Laura Kerry

A play on the notion of electronic texts, the "E-Books" device uses technology (RFID, light and photoresistors, switches, and aprojected p5.js sketch) in combination with print books to concretize the hidden stories embedded in physical pages—when books were acquired, where they have traveled, and what they have signified to those who have carried them.



There’s a popular belief that technology will drive print books to extinction. What if, instead, we could use technology to emphasize the unique experience of reading and possessing physical texts?

The “E-Books” device seeks to do exactly that. When the user places a book affixed with an RFID sticker on the device platform, an RFID/NFC reader in the platform activates a light and p5.js sketch that narrates the story of that particular text. As she passes pages between the light and a light sensor on the opposite side of the page, she triggers slides with writing and images associated with the book—a specific stain or dog-eared corner, an inscription, or a memory associated with a chapter or sentence. The slides will project over the book onto a surface behind the device to underscore the idea that the stories arise from the pages themselves.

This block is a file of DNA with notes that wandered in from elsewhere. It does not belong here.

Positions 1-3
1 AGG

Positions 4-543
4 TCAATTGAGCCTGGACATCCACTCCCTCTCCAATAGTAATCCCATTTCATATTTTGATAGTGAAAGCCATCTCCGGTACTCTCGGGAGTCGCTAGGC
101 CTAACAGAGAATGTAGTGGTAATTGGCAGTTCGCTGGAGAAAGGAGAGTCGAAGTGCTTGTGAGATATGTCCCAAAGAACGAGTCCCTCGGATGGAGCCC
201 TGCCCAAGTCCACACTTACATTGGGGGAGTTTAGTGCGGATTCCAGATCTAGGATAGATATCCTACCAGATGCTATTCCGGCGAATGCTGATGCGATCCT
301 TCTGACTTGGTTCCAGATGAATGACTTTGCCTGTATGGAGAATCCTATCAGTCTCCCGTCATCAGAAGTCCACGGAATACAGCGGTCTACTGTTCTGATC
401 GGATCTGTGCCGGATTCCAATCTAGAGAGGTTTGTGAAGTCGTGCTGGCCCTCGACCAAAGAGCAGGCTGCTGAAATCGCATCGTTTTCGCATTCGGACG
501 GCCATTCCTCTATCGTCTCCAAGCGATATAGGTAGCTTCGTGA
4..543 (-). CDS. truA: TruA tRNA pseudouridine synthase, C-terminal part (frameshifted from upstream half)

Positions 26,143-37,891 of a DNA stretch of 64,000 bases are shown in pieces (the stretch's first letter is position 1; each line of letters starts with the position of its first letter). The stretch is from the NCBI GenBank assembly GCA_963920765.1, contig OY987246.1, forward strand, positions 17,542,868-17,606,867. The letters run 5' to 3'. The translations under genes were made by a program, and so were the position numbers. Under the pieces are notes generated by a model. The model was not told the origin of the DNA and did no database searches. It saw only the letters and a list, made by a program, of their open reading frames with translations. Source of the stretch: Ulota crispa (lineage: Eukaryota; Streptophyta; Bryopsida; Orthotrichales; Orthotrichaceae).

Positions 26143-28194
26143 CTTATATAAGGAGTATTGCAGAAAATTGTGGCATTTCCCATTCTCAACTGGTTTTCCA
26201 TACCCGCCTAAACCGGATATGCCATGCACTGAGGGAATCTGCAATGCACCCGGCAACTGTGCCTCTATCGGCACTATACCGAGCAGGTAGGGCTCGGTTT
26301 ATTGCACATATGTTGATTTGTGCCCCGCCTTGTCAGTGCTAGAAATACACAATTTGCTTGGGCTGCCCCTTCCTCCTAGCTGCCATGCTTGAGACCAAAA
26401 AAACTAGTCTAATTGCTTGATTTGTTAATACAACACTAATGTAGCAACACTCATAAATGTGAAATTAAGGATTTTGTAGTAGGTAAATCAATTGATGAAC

Comprised of a collection of books contributed by friends and family, “E-Books” tells the stories of a first-edition Our Bodies, Ourselves, a deteriorating boy scout handbook, books borrowed and lent in friendship and wooing, and other texts that will sit in a stack beside the device for the user to peruse. As a final step, the project will invite users to contribute their own stories about their cherished books on a website. Physical books are more than the writing contained on their pages; “E-Books” harnesses technology to bring to life the secondary stories embedded in them.


Introduction to Physical Computing ITPG-GT.2301.005